She discussed the ‘holder of a right’ not being clear. These definitions must not be read in isolation. She picked up there were many contentions with regard to the counteroffer. The legal team accepted the comments. Once the provision that related to ‘counteroffer’ was read and what was proposed in light of the process, members could be right that it was not necessary to define ‘counteroffer’. Or to deal with it in the manner in which ‘claimant’ was indicating. She agreed that litigation was occurring frequently in the country. The legal team would take on board what the members had said in light of the proposal. This document was still a draft and that was why members were deliberating on it.
Adv van Breda responded to the concern and question of clarity on the definition of ‘ownership’. The Bill was trying to express a clear distinction between ‘holder of a right’ and ‘owner’. As previously discussed in the Committee deliberations, there were owners whose ownership was not registered. They were holders of rights. In the Bill, a ‘holder of a right’ was defined as ‘a holder of an unregistered right, excluding owners’. Throughout the Bill, ‘holders of rights’ and ‘owners’ were referred to. The legal team did not want there to be any confusion between the two terms. There needed to be a clear distinction. ‘Owner’ was now being amended to include ownership that was not registered. That would include ownership under common law as well as customary law. That was the rationale for the amendment to ‘owner’.
He discussed the definition of ‘expropriation’, he was in agreement with Ms Ngema. An urgent expropriation, as provided for in clause 22, was a provision for temporary use. The legal team could take that under advisement as to whether the definition of ‘expropriation’ should be amended. That would be taken into consideration.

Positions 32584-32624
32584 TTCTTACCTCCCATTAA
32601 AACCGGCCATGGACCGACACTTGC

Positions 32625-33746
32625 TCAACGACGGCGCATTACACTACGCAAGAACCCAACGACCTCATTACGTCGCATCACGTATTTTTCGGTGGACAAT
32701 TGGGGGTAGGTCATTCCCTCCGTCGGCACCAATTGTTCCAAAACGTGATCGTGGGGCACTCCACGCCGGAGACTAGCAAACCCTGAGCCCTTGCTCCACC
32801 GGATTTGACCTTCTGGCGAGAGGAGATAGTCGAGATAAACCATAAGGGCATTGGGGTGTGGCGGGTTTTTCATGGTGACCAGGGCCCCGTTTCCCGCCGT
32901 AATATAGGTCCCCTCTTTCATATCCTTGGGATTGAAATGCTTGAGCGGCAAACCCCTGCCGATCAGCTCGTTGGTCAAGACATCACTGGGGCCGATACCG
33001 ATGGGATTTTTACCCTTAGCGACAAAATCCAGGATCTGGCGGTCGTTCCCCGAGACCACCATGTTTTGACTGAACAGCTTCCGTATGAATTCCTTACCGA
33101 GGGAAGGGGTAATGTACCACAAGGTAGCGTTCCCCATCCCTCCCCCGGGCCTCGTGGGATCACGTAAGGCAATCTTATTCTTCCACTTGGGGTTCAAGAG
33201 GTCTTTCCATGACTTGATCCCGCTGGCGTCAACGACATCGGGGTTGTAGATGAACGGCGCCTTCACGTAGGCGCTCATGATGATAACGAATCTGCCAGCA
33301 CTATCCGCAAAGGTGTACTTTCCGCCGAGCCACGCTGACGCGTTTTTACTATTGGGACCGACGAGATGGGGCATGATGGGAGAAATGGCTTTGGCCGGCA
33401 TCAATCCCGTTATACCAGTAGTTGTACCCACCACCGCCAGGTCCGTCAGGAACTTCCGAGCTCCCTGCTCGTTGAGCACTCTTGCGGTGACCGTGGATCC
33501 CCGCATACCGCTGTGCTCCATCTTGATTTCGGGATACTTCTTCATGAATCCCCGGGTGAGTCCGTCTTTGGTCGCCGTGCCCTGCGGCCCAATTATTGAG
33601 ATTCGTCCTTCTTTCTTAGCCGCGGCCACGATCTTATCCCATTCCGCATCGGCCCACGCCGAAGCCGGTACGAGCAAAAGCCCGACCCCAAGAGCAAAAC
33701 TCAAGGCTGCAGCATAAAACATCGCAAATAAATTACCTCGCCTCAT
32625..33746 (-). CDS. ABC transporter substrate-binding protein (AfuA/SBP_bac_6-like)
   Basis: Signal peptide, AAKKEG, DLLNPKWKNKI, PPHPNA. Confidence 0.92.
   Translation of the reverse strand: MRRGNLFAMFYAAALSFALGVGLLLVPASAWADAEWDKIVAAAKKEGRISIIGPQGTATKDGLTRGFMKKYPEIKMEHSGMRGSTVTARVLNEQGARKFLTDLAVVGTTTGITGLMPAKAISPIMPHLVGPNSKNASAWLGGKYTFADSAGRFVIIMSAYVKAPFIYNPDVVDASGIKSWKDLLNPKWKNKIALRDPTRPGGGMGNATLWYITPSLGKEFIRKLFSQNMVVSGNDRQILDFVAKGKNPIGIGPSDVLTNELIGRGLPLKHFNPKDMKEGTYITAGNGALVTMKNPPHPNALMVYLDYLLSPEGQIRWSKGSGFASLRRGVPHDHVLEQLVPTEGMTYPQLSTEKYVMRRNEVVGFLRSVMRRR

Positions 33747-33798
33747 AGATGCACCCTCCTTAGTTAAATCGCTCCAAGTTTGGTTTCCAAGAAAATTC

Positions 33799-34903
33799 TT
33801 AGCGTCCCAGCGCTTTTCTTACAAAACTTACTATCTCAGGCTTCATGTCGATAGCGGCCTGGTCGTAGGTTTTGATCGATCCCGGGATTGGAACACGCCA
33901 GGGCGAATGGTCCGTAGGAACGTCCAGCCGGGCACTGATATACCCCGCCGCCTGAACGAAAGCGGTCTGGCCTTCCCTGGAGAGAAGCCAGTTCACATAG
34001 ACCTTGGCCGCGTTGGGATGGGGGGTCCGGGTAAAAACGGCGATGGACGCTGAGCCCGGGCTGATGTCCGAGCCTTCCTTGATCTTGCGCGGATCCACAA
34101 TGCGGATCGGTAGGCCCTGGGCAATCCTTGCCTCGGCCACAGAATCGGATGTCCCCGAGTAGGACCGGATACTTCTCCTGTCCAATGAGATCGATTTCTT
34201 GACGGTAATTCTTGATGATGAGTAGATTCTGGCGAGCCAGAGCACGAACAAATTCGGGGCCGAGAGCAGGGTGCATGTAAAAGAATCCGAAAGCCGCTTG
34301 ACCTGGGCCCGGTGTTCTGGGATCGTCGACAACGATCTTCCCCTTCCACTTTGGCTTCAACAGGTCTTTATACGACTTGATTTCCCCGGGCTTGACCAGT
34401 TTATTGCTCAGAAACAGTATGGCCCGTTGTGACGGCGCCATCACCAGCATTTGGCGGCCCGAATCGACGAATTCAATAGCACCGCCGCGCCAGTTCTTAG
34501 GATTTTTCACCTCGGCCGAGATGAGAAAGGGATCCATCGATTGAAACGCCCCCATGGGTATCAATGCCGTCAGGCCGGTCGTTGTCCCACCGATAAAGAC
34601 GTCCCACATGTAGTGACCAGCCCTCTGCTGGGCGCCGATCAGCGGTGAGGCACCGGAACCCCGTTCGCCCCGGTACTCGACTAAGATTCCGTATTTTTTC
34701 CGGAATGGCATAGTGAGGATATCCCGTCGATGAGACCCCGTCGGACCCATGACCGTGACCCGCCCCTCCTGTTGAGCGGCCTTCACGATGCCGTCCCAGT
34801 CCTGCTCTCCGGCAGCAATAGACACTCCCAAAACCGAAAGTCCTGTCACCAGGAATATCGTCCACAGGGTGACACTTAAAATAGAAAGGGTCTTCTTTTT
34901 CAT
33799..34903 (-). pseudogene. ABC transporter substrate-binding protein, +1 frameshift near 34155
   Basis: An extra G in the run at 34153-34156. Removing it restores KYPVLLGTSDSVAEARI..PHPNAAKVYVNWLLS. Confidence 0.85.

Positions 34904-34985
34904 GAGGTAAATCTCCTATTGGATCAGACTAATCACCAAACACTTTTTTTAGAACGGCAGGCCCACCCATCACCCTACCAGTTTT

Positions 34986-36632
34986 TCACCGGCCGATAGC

Ms Shabalala appreciated the clarity given by the legal team. She aligned herself with contributions. Under the definition of ‘an unregistered owner’, in society, there was customary law and there were people who had been able to give or inherit properties but were not able to pay for the cost of the conveyance. They were the owners of the property. All of the ground needed to be covered so that government was not taken by surprise. She believed that that definition should not be changed because it was self-explanatory and covered the risk that the Committee might encounter as it moved on.
Ms Mjobo said that she supported Ms Shabalala on this point.
Ms Ngema read through clause 2 of the A-List.
Ms S Van Schalkwyk (ANC) discussed point 2, where on page 6 of the Bill, line 19, the amendment sought to omit subsection (2) and substitute it with an amendment. She needed to understand the necessity behind the change of this particular clause. She agreed with the previous formulation in the original draft Bill. The provisions in section 2(2) in the original Bill provided an opportunity for the consultation of cases in expropriation. The proposed concurrence in the first draft was understood within the context that SOE functions, purposes, and interests were already public. That was her submission. She agreed with the rest.
Ms Graham discussed the section Ms Van Schalkwyk had commented on. It said that the ‘provisions of this Act apply, with the necessary changes. She did not understand what ‘the necessary changes’ meant. What changes were those? She wanted clarity on that.
She discussed point 4 which was a new subsection that was being added. It said that the ‘power to expropriate includes the power to acquire a right to use property temporarily’. That spoke to the definition of ‘expropriation’. Why did that have to be repeated in this section? Why was it not just covered by the definition? Other than that, she was happy with the clause.
Ms Shabalala aligned herself with the contribution of Ms Van Schalkwyk. She also had some issues of clarity on the matter. On the issue of point 4 and all the rest, she agreed with what had been inserted.
Mr Mathebula said that he aligned himself with Ms Van Schalkwyk and Ms Shabalala. He noted that the proposal to change was unnecessary. Section 25 of the Constitution, which was what the Committee had always been looking at when it dealt with the Bill. The Bill needed to be in line with Section 25 of the Constitution. The change was not necessary.